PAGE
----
Sunday, June 6, 2010

Kukicha Hatsukura

This kukicha was received as a sample during one of the STI classes that I attended, in January I believe.
I believe that traditionally, kukicha was specifically only the stems of the tea plant. This kukicha is a mix of both stems and leaves. I do not know if this is a common practice, or if it is just this specific blend by SerendipiTea.

Moving on.

The dry leaves are potent with a nutty, grassy combination in the midst of that aromatic umami aroma that I find so common in Japanese teas. There is a slight resemblance to raw sugar in the scent.

The aroma in the first infusion was identical to that of the dry leaf, except much more potent. It had a creamy texture and a hearty nutty taste.
A mild astringency presented itself on the finish.

The second infusion had a strong vegetal taste and the liquor was a much more opaque, vibrant green. There was not a sweetness as I had anticipated. It was very wheat-grassy in taste.

One more brew.
This time it was a strong citrus (lime) taste, which matched the color perfectly. The liquor was tart and this time the sweet finish was brought out.

I am enjoying using my kyusu.
It functions well, and looks good.
I probably won't be needing another one for a long while. I try to make my tea ware last as long as possible.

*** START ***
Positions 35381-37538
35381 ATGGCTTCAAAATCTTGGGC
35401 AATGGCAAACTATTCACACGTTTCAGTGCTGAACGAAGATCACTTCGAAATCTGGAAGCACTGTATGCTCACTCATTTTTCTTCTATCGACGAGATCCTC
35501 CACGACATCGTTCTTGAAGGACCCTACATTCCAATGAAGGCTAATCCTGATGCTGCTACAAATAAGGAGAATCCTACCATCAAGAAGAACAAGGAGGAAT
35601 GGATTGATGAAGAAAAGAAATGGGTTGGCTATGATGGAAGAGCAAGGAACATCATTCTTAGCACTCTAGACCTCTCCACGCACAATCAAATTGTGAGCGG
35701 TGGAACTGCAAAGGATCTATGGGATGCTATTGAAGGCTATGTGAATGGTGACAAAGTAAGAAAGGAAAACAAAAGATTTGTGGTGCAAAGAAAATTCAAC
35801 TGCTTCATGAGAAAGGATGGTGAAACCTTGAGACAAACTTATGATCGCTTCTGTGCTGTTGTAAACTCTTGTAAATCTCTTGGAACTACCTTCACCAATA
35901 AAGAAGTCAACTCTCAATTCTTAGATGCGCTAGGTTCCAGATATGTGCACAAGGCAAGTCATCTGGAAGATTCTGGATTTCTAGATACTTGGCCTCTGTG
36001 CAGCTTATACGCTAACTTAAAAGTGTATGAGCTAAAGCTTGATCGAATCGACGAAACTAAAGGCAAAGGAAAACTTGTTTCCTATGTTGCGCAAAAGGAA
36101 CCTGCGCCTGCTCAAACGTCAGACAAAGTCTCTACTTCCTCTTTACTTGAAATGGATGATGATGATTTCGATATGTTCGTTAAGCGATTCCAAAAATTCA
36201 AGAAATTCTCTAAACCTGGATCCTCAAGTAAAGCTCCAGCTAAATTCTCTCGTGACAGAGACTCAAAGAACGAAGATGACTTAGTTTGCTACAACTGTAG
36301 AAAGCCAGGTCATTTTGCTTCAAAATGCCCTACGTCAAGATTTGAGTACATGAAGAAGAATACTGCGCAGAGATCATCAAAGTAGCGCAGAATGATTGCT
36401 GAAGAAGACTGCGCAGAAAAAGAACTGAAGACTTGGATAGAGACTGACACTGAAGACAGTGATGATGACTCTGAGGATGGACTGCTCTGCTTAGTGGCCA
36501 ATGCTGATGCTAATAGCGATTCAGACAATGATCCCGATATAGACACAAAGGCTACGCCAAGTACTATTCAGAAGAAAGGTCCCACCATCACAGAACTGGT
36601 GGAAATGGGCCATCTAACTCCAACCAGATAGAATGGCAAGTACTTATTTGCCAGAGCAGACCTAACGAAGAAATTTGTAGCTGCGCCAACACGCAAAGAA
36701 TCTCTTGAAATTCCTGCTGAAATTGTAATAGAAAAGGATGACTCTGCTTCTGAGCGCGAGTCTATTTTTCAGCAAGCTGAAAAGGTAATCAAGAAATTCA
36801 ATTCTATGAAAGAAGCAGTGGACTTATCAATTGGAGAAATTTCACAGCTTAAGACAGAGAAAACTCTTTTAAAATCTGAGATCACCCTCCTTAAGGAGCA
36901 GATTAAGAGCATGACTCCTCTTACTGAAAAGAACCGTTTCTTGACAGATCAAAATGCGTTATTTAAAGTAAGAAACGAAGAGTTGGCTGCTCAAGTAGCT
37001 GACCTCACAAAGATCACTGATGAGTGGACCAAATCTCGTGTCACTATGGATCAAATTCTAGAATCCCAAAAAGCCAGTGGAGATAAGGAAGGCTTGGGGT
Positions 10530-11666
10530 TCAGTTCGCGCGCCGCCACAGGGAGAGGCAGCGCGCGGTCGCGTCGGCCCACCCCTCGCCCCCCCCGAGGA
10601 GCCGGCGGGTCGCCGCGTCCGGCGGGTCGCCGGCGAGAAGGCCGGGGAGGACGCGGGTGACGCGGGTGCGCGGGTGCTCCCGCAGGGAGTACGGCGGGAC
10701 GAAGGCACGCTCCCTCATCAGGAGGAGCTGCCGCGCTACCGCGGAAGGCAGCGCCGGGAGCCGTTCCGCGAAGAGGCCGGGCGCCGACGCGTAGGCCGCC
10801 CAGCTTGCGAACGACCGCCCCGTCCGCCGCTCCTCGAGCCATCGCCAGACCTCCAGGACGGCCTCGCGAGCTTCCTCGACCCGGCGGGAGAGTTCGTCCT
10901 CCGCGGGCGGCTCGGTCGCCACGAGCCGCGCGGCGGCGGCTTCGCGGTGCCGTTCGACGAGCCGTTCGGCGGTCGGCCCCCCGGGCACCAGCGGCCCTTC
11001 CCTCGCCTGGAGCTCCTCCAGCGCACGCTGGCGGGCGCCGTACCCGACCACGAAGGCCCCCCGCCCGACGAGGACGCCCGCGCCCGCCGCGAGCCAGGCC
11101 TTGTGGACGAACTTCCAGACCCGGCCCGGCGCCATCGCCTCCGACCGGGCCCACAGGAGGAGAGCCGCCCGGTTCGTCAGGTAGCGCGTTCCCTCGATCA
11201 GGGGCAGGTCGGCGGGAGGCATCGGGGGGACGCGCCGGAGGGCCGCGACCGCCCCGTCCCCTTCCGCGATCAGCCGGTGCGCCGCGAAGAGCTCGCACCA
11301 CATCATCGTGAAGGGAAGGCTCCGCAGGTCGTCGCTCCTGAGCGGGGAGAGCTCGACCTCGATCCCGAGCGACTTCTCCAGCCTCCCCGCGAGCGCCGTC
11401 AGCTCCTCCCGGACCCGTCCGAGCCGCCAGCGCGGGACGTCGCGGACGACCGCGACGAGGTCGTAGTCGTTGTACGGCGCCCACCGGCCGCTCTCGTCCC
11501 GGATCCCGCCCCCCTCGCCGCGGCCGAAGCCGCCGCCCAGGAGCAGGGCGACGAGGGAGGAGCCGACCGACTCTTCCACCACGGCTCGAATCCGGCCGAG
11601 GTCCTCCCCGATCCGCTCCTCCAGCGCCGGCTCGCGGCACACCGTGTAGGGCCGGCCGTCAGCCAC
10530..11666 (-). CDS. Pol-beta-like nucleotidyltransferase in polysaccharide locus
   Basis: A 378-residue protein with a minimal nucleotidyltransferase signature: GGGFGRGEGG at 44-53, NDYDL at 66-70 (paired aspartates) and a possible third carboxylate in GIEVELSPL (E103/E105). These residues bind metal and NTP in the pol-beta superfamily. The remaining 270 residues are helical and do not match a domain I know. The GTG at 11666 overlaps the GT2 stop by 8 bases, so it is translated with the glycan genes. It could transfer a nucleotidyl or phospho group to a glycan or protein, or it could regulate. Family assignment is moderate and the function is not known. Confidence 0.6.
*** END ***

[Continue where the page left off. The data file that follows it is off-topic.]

I didn't eat the stem filled leaves. I figured I might have a fiber overdose.



  1. :D Do not eat the stems; only leaves of high quality teas are supposed to be eaten. Although kukicha can be of great quality, it still is just a tea-trash. (Lovely trash, though, I drink it everyday :D)
    About the content of leaves - Karigane teas are traditionally supposed to contain 90% of stems and 10% of leaves, but content of leaves is often even much higher - I remember drinking one Gyokuro Karigane by Koyamaen, one of Japan's most famous tea producers, which contained about 40% of leaves, according to my estimation back then.
    Price of that tea was also much higher than for what you can buy some really high-quality Sencha or even some Gyokuro, because Koyamaen's approach towards Kukicha is that it's equally good to Sencha and other teas and therefore has to be produced with same care and attention.
    So I would say it really just depends on producer and the approach he has in production of Kukicha. Some think of it as a trash / by-product, some as gold. ;)

  2. Michal,

    I figured that the stems should not be eaten haha. =]
    And yes it is a very lovely tea! I have quite a bit of it so I should be getting used to it and figuring out the proper brewing parameters and such!
    I suppose all tea producers have to make a decision on what they want to do with the leftover material from the higher grade stuff!
    This tea is good, but is in no way better than the shincha I purchased!
    Thank you for your knowledge and input =]